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Settlement of dispute out of court is unfair

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letters

In response to your news story 'Bramante suspended' (aj 18.11.99) I would like to give my side of the story.

The dispute is about £300, the amount I deducted from a bill of some £1200 by a freelance architect, Murray Denham, on the grounds that apart from exaggerated time and expenses sheets, the survey he produced for a job in Notting Hill was defective. Another architect had to be engaged to produce a correct survey. It would indeed have been unprofessional to bill our client twice for the same survey, ie the correct one and the defective one.

Mr Denham returned the £900 he was paid and sued for the whole amount, ie £1200, of which only £300 was in dispute. At the County Court hearing, the judge did not hear the full evidence, could not understand the drawings and found that 'on the balance of probability' Mr Denham should be paid in full.

I applied for the judgement to be set aside and have since been advised by the Court that an appeal hearing will be set for January or February 2000.

It is alleged that a hearing took place on 11 June. The Court accepts failing to advise me of this and to issue an order. In fact, on 4 December 1998 I received a notice from the Court advising me that the judgement had been set aside and it was reasonable that I regarded the matter as concluded.

At that point Mr Denham decided to use the arb as a debt collecting service, the court having seemingly rejected his claim.

Many months later, I received a call from the arb's solicitor who contended that the judgement had not been set aside. I immediately contacted the Court to find out if the judgement had been set aside and when my appeal would be heard.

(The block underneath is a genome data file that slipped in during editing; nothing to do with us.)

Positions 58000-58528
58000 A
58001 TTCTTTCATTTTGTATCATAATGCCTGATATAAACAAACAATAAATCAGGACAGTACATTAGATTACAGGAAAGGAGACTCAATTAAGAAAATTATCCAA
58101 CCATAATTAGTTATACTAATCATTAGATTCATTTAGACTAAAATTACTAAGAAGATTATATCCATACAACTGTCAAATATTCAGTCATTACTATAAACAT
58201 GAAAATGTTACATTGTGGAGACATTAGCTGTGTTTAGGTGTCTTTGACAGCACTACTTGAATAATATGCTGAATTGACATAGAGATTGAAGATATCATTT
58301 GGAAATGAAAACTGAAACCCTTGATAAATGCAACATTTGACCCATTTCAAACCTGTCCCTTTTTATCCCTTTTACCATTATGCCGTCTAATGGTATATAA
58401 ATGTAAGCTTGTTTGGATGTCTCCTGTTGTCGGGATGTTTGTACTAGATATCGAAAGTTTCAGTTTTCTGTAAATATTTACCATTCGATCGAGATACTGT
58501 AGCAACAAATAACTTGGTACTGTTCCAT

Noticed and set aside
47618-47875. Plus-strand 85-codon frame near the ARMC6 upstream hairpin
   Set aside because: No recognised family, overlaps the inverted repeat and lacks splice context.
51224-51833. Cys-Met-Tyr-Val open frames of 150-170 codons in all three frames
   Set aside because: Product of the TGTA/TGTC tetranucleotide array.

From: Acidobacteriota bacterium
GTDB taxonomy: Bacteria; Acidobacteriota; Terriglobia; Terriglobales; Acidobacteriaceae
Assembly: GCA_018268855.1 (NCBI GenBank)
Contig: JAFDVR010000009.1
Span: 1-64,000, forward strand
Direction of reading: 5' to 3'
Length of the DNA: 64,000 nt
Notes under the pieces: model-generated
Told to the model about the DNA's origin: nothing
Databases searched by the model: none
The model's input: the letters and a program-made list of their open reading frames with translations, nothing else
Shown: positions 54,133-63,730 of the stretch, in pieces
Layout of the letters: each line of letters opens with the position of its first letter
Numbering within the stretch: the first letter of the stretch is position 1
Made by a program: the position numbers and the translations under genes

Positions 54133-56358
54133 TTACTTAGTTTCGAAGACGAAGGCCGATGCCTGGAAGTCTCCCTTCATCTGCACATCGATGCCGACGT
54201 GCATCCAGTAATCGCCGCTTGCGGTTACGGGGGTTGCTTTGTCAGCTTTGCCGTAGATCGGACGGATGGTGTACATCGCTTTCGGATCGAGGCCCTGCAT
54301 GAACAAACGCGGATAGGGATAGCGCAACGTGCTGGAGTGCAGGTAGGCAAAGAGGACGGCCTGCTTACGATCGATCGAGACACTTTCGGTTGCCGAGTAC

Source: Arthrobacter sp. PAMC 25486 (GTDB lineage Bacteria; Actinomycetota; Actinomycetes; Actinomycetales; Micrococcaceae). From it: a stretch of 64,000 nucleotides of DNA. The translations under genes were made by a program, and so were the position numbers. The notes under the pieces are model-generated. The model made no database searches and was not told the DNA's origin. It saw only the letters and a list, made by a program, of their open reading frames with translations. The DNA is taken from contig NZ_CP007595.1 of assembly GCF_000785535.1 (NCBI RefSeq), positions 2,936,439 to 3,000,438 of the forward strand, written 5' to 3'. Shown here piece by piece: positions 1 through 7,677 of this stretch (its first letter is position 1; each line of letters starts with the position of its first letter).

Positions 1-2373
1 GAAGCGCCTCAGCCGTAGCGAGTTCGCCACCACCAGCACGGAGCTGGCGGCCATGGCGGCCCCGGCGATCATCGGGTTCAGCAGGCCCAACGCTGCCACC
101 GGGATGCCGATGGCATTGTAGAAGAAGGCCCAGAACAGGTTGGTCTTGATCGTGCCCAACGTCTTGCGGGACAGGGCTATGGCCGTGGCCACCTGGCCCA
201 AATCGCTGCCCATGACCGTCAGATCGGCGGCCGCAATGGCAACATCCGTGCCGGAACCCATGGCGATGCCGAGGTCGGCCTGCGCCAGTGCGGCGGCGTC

As yet I have not had the opportunity to contend the matter in an appeal hearing. This is to be listed for early next year. What makes the arb's decision to suspend me so bizarre is that they have rushed in with a disciplinary hearing even before the appeal has been heard and while the matter remains live before the Court.

Can we now expect the arb to rule on every £300 dispute between an architect and a contractor or freelance employee? What about £50 or £5 disputes - is there a limit where common sense will prevail? If my case is anything to go by, most of the profession will probably need to be suspended from the arb register at some point in their career. Or am I just being singled out to send some sort of message to the profession?

If the arb intends to set up an arbitration service, that's fine, but here it has acted as judge, jury and executioner.

Gabriele Bramante, Bramante Architects, London W12

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